9 p.m. — At a recent mass vaccination clinic run by Virginia Mason, Steve Baruso, 57, sat in a chair, recovering after getting his shot.
When asked what made him eligible to get the vaccine, it turned out he wasn’t eligible.
“I hit the ‘other’ on the form,” he said. That was the option for people who not in the phases that are currently eligible but wanted to join the waitlist anyway.
“Then I got an email confirmation,” he said. “I don’t know how that happened.”
Baruso wasn’t the only person who somehow managed to jump the line that day. In fact, half the people this reporter interviewed were ineligible.
Virginia Mason isn’t the only provider where ineligible people have gotten the vaccine. Swedish, Kaiser Permanente, and others have too. This happens because each provider must come up with its own process for checking eligibility, and most rely on the honor system.
Vaccine sites in South King County serve elders cared for at home
5 p.m. — On a drizzly morning, about three dozen people lined up outside an arena in Kent for their vaccine appointments.
It’s one of two new vaccination sites the King County government opened Monday for South King County residents 75 or older, or 50 or older and living in multigenerational households.
The aim is to serve a community that’s been hit hard by the pandemic: Covid rates there are three to four times what they are in North Seattle.
It’s also a way to reach the elders of South King County, who are often cared for at home by adult children instead of in nursing or retirement homes.
Emy Haruo was at the Kent site with her 63-year-old mom, whose primary language is Tagalog. Haruo said her mom lives with her, her husband, and their three children in Kent.
They’d been trying to get an appointment ever since Haruo’s mom became eligible two weeks ago. But, now, Haruo said, “I feel a lot better. She feels a lot better. My family feels a lot better.”
Evelyn Dunlap was also at the Kent site with her mom, who’s 70 years old and has dementia.
“She has underlying illnesses, and other things like that,” Dunlap said. “Then I have my grandchildren, and they go see my daughter. They go in and out of the house.”
The Kent and Auburn sites will each vaccinate about 500 people per day, six days per week, as long as they get the necessary doses from the state.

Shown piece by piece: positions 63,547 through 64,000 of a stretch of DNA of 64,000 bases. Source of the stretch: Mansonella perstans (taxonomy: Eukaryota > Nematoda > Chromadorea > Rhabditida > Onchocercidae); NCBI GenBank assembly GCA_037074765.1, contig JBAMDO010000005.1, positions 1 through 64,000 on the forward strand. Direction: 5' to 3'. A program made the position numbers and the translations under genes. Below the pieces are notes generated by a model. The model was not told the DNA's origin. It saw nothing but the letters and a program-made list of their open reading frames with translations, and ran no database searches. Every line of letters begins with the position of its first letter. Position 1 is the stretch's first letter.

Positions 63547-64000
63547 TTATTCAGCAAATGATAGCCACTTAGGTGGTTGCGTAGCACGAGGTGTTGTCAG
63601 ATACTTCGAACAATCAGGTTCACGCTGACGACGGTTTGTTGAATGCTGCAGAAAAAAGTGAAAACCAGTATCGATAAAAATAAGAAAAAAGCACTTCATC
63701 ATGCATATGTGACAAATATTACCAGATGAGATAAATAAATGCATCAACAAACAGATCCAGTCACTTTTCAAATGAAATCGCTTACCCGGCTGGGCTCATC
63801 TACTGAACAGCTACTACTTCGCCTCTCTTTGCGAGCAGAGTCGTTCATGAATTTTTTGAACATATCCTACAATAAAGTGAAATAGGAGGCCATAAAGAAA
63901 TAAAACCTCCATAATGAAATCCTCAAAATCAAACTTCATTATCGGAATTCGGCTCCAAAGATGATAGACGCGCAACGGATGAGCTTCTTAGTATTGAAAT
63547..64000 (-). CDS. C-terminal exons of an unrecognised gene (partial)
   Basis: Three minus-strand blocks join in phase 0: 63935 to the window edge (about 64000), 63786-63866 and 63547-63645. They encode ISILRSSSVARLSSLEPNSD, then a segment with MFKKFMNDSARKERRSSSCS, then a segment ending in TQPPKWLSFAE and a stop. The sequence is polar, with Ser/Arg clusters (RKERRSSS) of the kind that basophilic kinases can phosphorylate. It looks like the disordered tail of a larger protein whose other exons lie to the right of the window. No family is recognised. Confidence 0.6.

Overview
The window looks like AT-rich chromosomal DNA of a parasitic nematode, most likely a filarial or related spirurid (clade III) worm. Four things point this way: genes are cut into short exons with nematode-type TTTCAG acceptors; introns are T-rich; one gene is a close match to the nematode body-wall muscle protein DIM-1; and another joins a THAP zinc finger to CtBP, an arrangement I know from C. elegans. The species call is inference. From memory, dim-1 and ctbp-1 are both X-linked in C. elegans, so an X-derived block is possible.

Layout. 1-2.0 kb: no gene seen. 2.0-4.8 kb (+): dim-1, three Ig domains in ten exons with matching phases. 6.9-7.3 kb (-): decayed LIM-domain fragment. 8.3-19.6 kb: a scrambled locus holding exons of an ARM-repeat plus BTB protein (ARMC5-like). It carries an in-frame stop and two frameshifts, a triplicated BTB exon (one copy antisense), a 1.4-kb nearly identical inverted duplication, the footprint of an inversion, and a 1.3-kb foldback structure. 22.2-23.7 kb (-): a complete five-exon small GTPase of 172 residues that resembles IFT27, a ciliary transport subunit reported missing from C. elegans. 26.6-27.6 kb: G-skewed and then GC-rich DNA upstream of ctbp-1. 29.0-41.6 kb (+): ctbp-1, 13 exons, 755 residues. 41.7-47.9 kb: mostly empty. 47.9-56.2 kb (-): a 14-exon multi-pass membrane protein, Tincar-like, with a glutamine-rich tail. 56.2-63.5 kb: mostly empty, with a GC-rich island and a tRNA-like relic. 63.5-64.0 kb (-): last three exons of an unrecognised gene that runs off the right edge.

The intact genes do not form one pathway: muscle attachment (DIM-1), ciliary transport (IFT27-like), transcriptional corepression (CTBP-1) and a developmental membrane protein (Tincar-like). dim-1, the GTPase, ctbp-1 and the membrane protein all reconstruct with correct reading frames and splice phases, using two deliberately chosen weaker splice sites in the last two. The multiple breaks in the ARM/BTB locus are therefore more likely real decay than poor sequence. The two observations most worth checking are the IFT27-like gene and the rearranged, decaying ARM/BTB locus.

Appointments at both sites are already booked through the end of February.
— Eilis O’Neill
UK coronavirus variant found in King County
1 p.m. — Public health officials say the UK mutation of the coronavirus has now officially been detected in King County.
Variant B117 was previously found in Snohomish and Pierce Counties. It is believed to be spreading among the community.
The variant spreads more easily than others and quickly became the dominant strain in the UK.
— Paige Browning
Vaccines for teachers could be weeks away
Noon — State Superintendent of Public Instruction Chris Reykdal says coronavirus vaccines will likely be available to school staff in four to six weeks.
Kaiser will offer shots at locations throughout the Puget Sound region and in Spokane.
Reykdal says this agreement does not allow teachers and other school staff to leap ahead in the state’s vaccine timeline, but it will expedite the process when it’s their turn.
“We think this opportunity from Kaiser to create meaningful and dedicated capacity for school employees will make more efficient the ability for all our school employees to get the vaccine, and not stretch that out over months, but rather as little as weeks if we can be super effective at this,” Rekdal said, noting his agency is working with the state Department of Health to identify more sites to serve educators in Central Washington.
This announcement will affect about 143,000 public school employees and about 12,000 who work in private schools.
But Reykdal says schools should not wait for vaccines to start bringing students back for in-person learning. He emphasized that it’s possible to do that now by closely adhering to health protocols.